Contrast this conclusion to the cluster size in the actual scorecard:

 Procedure Code N (procedures) N(surgeons) Procedures per surgeon 51.23 201,351 21,479 9.37 60.5 78,763 5,093 15.46 60.29 73,752 7,898 9.34 81.02 52,972 5,624 9.42 81.07 106,689 6,214 17.17 81.08 102,716 6,136 16.74 81.51 494,576 13,414 36.87 81.54 1,190,631 18,029 66.04 Total 2,301,450 83,887 27.44

In a follow up simulation study we demonstrate that this feature results in predicted individual effects that are non-uniformly shrank towards their average value. This compromises the ability of mixed model predictions to separate the good from the bad “apples”.

In the second technical post, we undertook a simulation study to understand the implications of over-shrinkage for the Scorecard project. These are best understood by a numerical example from one of simulated datasets. To understand this example one should note that the individual random effects have the interpretation of (log-) odds ratios. Hence, the difference in these random effects when exponentiated yield the odds ratio of suffering a complication in the hands of a good relative to a bad surgeon. By comparing these random effects for good and bad surgeons who are equally bad (or good) relative to the mean (symmetric quantiles around the median), one can get an idea of the impact of using the predicted random effects to carry out individual comparisons.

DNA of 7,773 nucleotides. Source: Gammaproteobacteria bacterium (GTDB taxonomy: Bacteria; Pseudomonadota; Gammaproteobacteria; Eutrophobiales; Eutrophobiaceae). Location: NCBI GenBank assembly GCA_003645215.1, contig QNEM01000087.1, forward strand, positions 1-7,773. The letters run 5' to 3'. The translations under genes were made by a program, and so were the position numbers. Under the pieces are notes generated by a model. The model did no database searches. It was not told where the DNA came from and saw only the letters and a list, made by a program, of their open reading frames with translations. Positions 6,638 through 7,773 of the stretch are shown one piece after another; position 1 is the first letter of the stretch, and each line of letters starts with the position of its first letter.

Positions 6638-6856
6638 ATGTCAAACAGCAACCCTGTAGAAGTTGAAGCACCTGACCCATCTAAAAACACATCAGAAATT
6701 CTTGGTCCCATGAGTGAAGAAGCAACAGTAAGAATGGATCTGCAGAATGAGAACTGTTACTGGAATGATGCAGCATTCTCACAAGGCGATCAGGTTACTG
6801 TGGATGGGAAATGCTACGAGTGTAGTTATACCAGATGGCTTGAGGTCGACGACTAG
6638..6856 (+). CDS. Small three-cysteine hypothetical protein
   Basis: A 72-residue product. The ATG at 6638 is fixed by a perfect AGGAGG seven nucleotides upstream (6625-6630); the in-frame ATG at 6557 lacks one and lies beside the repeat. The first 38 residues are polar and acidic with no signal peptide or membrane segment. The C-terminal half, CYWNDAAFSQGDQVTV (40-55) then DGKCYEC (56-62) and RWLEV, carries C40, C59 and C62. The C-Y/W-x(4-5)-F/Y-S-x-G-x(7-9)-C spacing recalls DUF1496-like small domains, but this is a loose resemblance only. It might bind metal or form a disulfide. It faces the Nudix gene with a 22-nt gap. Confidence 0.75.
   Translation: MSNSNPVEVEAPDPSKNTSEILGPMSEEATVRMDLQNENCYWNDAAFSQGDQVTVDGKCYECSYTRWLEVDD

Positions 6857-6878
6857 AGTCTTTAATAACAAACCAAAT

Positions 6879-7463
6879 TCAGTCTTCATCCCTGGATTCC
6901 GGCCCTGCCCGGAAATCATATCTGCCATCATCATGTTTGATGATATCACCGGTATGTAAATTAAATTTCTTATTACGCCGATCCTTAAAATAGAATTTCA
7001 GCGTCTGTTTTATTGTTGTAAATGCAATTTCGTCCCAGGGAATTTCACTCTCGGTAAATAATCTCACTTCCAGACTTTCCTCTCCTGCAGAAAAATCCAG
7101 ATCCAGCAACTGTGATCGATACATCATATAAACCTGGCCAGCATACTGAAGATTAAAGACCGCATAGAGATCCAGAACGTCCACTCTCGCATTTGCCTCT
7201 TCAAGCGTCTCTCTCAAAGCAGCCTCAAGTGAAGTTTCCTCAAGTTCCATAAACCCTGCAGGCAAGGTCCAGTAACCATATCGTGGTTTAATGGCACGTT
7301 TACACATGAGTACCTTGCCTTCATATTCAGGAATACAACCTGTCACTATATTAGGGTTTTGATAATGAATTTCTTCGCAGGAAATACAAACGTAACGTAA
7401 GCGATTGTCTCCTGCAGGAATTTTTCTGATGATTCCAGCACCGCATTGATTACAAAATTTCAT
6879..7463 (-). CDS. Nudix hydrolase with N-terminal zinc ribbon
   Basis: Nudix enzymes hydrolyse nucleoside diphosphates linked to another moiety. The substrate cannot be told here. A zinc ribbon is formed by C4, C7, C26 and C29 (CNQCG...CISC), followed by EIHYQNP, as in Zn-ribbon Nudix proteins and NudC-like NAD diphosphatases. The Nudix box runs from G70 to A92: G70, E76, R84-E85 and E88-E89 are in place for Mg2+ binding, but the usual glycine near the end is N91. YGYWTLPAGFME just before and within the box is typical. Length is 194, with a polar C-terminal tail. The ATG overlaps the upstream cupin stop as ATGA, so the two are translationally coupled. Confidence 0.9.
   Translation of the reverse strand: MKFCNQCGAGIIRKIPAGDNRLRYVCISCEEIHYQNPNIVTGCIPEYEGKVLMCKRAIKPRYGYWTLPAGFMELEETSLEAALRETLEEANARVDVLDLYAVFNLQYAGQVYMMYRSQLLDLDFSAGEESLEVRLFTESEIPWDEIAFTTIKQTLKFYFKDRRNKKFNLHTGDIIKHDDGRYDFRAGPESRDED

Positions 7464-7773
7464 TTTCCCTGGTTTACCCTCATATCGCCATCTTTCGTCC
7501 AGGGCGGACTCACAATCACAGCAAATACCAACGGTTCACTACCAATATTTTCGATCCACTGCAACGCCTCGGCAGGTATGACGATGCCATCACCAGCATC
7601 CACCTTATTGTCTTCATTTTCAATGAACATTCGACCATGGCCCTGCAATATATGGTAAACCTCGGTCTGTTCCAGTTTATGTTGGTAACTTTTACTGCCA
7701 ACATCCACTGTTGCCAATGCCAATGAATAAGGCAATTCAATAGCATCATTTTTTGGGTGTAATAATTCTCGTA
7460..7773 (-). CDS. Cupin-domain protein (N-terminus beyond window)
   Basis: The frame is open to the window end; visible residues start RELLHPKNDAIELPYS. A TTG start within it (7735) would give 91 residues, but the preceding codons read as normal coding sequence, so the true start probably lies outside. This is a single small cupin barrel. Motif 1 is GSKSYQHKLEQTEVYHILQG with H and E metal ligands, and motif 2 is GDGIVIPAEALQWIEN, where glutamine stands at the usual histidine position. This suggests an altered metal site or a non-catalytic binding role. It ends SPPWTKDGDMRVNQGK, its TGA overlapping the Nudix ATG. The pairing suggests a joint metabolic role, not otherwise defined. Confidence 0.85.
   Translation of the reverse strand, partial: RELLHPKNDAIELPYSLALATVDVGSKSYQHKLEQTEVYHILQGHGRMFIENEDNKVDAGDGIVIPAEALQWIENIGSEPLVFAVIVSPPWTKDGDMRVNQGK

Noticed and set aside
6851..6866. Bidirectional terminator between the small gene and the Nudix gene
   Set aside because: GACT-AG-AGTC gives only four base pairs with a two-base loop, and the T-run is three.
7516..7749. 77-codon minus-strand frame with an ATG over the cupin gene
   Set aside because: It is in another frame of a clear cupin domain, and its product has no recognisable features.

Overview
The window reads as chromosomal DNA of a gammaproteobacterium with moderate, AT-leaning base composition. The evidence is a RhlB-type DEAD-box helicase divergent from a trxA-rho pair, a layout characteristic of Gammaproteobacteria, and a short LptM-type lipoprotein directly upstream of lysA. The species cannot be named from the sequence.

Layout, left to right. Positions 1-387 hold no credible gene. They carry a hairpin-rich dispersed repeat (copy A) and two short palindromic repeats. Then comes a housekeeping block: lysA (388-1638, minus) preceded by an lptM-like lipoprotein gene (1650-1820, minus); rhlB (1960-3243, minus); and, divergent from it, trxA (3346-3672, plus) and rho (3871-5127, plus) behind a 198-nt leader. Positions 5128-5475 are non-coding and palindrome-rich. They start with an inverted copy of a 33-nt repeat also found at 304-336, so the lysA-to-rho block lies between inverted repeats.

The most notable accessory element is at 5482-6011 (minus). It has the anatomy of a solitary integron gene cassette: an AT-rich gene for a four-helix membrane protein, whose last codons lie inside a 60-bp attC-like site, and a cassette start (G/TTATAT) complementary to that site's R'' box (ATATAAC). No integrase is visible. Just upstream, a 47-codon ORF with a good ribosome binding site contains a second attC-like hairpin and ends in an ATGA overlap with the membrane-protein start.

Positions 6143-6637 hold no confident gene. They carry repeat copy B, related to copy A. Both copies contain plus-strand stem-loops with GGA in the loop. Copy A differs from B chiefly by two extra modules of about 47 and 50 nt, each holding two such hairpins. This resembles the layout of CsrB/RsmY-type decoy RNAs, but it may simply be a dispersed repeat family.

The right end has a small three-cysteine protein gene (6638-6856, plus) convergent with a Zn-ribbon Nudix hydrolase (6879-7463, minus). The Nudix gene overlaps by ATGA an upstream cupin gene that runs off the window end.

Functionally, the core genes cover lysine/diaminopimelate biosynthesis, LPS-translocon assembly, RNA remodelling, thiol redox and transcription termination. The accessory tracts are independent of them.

Good Bad Quantile (Good) Quantile (Bad) True OR Pred OR Shrinkage Factor -0.050 0.050 48.0 52.0 0.905 0.959 1.06 -0.100 0.100 46.0 54.0 0.819 0.920 1.12 -0.150 0.150 44.0 56.0 0.741 0.883 1.19 -0.200 0.200 42.1 57.9 0.670 0.847 1.26 -0.250 0.250 40.1 59.9 0.607 0.813 1.34 -0.300 0.300 38.2 61.8 0.549 0.780 1.42 -0.350 0.350 36.3 63.7 0.497 0.749 1.51 -0.400 0.400 34.5 65.5 0.449 0.719 1.60 -0.450 0.450 32.6 67.4 0.407 0.690 1.70 -0.500 0.500 30.9 69.1 0.368 0.662 1.80 -0.550 0.550 29.1 70.9 0.333 0.635 1.91 -0.600 0.600 27.4 72.6 0.301 0.609 2.02 -0.650 0.650 25.8 74.2 0.273 0.583 2.14 -0.700 0.700 24.2 75.8 0.247 0.558 2.26 -0.750 0.750 22.7 77.3 0.223 0.534 2.39 -0.800 0.800 21.2 78.8 0.202 0.511 2.53 -0.850 0.850 19.8 80.2 0.183 0.489 2.68 -0.900 0.900 18.4 81.6 0.165 0.467 2.83 -0.950 0.950 17.1 82.9 0.150 0.447 2.99 -1.000 1.000 15.9 84.1 0.135 0.427 3.15 -1.050 1.050 14.7 85.3 0.122 0.408 3.33 -1.100 1.100 13.6 86.4 0.111 0.390 3.52 -1.150 1.150 12.5 87.5 0.100 0.372 3.71 -1.200 1.200 11.5 88.5 0.091 0.356 3.92 -1.250 1.250 10.6 89.4 0.082 0.340 4.14 -1.300 1.300 9.7 90.3 0.074 0.325 4.37 -1.350 1.350 8.9 91.1 0.067 0.310 4.62 -1.400 1.400 8.1 91.9 0.061 0.297 4.88 -1.450 1.450 7.4 92.6 0.055 0.283 5.15 -1.500 1.500 6.7 93.3 0.050 0.271 5.44 -1.550 1.550 6.1 93.9 0.045 0.259 5.74 -1.600 1.600 5.5 94.5 0.041 0.247 6.07 -1.650 1.650 4.9 95.1 0.037 0.236 6.41 -1.700 1.700 4.5 95.5 0.033 0.226 6.77 -1.750 1.750 4.0 96.0 0.030 0.216 7.14 -1.800 1.800 3.6 96.4 0.027 0.206 7.55 -1.850 1.850 3.2 96.8 0.025 0.197 7.97 -1.900 1.900 2.9 97.1 0.022 0.188 8.42 -1.950 1.950 2.6 97.4 0.020 0.180 8.89 -2.000 2.000 2.3 97.7 0.018 0.172 9.39 -2.050 2.050 2.0 98.0 0.017 0.164 9.91